Five Years Later: Final Implementation Lessons from the Evaluation of Responsible Fatherhood, Marriage and Family Strengthening Grants for Incarcerated and Reentering Fathers and Their Partners. What Services Should Family Strengthening Programs Offer—and When?


When asked what they had learned from program implementation, many grantees identified specific components that they wished they had included in their original MFS-IP program designs. These included fathers-only relationship or parenting classes and employment-related supports. Above all, program leaders stressed the importance of job placement assistance to men’s reentry success, family relationships, and continued attachment to family strengthening services. They believed that holistic programming designed to address a variety of needs beyond relationship and parenting education (including substance abuse treatment, employment and housing) could increase program uptake and impact. The experiences of MFS-IP grantees that embedded family strengthening services in the context of faith- or character-based programming (one third of sites) suggested that supporting individual transformation was crucial in preparing participants for reentry into families and communities.

“We’re now spending more time directly with the dads while they’re incarcerated. That has helped us keep in contact with them on the outside [after release].”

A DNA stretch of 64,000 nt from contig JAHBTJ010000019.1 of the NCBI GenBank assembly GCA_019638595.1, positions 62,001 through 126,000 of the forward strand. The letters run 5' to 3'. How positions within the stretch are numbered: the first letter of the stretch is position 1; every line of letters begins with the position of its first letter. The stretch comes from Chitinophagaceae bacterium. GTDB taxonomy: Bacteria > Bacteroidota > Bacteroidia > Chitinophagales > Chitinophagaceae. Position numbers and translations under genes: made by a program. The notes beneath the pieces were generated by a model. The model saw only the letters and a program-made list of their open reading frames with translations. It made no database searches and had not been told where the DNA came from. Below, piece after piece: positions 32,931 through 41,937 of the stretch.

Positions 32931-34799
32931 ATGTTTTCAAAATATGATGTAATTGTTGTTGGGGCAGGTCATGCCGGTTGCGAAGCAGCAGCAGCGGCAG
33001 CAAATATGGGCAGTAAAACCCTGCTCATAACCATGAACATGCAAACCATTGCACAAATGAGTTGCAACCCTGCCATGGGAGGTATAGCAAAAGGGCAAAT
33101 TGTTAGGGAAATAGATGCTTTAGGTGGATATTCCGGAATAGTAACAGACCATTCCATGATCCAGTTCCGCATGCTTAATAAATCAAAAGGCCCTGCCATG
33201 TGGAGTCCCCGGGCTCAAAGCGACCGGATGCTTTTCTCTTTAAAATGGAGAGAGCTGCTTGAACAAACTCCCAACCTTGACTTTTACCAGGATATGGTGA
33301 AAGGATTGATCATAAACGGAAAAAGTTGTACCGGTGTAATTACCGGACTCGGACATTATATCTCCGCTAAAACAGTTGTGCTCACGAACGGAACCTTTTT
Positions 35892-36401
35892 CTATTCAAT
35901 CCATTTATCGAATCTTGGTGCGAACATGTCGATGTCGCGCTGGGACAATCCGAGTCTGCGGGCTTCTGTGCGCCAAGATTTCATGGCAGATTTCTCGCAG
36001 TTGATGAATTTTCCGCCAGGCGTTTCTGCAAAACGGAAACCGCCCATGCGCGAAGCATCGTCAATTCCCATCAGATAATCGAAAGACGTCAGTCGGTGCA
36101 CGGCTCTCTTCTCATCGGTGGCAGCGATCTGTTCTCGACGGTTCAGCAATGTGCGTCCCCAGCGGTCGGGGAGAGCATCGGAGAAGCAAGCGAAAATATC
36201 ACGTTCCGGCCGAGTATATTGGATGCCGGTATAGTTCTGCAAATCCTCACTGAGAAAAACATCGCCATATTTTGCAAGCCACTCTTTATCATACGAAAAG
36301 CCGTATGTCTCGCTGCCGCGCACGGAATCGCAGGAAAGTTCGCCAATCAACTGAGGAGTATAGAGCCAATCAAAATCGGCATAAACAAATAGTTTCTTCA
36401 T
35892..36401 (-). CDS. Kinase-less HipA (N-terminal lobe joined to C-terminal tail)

—former MFS-IP grantee (SD)

Grantees also argued that the timing of services was key. During the grant period, several sites switched the order in which they offered their family skills courses. They suggested that providing men with parenting and/or character-building courses before offering relationship education (rather than the other way around) proved more effective in engaging prospective participants. Perspectives differed somewhat on the most desirable timing of services relative to the incarceration term, but several grantees (including those that had focused more on immediate pre-release services in their MFS-IP programs) argued for engaging men early and often during the incarceration term. Staff-participant relationships that were built via frequent contact before men began preparing for imminent release seemed more likely to endure through the transition out into the community. Grantees also suggested that frequent contact after release could make the difference between meaningful ongoing engagement and complete loss of contact with the program.

“As someone is getting close to getting home, they’re focused on getting out there and getting a job.  You have to engage them in the family stuff way before they’re anticipating getting out of the gate—ideally as they’re coming in.”  
                                                —former MFS-IP grantee (NY)


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